United States of America -- Tennessee -- Davidson County -- Nashville
Scope and Contents:
Materials relating to the public gardens of the Tennessee Botanical Gardens and Fine Arts Center, located in Nashville, Tennessee. The folder includes a slide list, brochures of Cheekwood, plans of the property, excerpts from publications featuring the property, and a worksheet and description completed by GCA researchers Richard C. Page and Cynthia Wall.
"Once the private estate of the Leslie Cheek family, of the Maxwell House Coffee forturne, Cheekwood is a stunning example of an elegant lifestyle. The three-story neo-Georgian mansion features architectural treasures from some of the great houses of Europe, selected by the Cheeks and their archictect, Bryant Fleming."
"Outstanding ornaments include towering mahogany doors, an Adam mantel of lapis lazuli, a magnificent staircase, brilliant chandeliers, and trompe l'oeil paintings to panel the walls. Today, the 55-acre Cheek Estate is a lasting tribute to one of the wealthiest eras in American history. Its stately mansion, built in 1929 with Tennessee limestone quarried on the property, is surrounded by breathtaking grounds designed by the Cheeks' landscape architect. The original gardens feature marble sculptures, water gardens, bubbling streams and grand vistas."
"Guests continue to marvel at the historical Bryant Fleming landscape. Surrounding his design are 11 principal botanical garden areas - the award winning Howe Wildflower Garden, an Herb Study Garden, the Wills Perennial Garden, the Carell Dogwood Trail and a traditional Japanese Garden. Botanic Hall features horticultural exhibits, flower shows, and the popular Trees of Christmas celebration every December. There is no better place to experience the season of Middle Tennessee."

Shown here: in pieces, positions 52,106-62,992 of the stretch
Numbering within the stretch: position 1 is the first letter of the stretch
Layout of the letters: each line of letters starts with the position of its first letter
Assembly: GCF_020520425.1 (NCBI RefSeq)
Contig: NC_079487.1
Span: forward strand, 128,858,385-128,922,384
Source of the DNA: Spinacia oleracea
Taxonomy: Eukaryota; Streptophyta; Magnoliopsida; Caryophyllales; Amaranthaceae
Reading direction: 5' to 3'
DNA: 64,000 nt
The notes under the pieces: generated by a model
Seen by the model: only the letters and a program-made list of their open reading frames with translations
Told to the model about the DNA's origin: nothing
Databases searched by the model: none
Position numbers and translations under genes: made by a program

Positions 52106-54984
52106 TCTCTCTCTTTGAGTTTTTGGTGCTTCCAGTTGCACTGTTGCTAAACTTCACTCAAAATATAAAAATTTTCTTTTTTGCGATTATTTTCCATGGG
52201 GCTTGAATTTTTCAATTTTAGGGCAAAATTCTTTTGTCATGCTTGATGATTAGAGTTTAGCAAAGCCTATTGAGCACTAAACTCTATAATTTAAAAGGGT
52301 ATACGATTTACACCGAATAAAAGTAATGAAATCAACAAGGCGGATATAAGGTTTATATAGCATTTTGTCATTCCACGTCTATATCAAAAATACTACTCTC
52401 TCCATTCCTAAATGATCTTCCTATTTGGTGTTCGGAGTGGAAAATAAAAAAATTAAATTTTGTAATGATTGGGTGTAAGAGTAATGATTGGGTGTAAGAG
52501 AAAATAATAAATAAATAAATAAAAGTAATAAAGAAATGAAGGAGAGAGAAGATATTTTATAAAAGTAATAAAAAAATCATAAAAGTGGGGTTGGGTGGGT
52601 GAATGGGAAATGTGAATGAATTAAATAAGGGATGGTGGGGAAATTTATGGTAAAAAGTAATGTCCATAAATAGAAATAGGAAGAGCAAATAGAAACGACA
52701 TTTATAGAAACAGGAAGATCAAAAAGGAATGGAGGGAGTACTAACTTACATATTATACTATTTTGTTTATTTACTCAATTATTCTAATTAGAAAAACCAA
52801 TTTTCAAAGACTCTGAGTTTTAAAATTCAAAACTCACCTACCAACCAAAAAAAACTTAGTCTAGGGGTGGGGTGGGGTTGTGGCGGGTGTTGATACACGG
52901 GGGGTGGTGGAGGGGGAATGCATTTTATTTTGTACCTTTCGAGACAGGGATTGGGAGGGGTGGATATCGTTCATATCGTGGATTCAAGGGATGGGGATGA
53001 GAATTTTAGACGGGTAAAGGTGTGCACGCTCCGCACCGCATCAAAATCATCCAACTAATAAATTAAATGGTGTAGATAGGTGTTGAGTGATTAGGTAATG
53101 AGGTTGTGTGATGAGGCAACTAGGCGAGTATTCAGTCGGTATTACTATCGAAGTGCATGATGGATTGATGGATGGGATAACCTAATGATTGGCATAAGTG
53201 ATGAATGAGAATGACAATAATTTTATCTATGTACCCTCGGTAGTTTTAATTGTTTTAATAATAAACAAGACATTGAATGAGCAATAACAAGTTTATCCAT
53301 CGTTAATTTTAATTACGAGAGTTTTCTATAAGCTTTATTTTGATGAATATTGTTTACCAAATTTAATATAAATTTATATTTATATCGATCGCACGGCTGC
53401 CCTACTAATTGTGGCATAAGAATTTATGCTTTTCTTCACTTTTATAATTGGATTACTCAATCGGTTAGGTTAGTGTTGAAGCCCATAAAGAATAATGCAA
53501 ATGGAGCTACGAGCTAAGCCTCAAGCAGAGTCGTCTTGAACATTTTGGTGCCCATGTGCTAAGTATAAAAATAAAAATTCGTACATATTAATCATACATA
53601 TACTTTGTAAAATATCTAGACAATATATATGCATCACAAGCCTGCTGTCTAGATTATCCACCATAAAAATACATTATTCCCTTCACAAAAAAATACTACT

Persons associated with the property include: Bryant Fleming (architect and landscape architect); W. James Coile (landscape architect); P. Duncan Callicott (landscape architect); Carolyn S. Sartor (landscape architect); Kevin Tucker and Associates (landscape architects); Mr. and Mrs. Leslie Cheek (former owners); Mr. and Mrs. Walter Sharp (former owners); and Jenny Andrews (horticulturist).
The folders include two slides of Cheekwood brochures and two slides from an article in Country Life magazine.
Cheekwood related holdings consist of 2 folders (44 35 mm. slides)
Access to original archival materials by appointment only. Researcher must submit request for appointment in writing. Certain items may be restricted and not available to researchers. Please direct reference inquiries to the Archives of American Gardens: firstname.lastname@example.org.
Archives of American Gardens encourages the use of its archival materials for non-commercial, educational and personal use under the fair use provision of U.S. copyright law. Use or copyright restrictions may exist. It is incumbent upon the researcher to ascertain copyright status and assume responsibility for usage. All requests for duplication and use must be submitted in writing and approved by Archives of American Gardens. Please direct reference inquiries to the Archives of American Gardens: email@example.com.
Rockefeller, Nelson A. (Nelson Aldrich), 1908-1979 Search this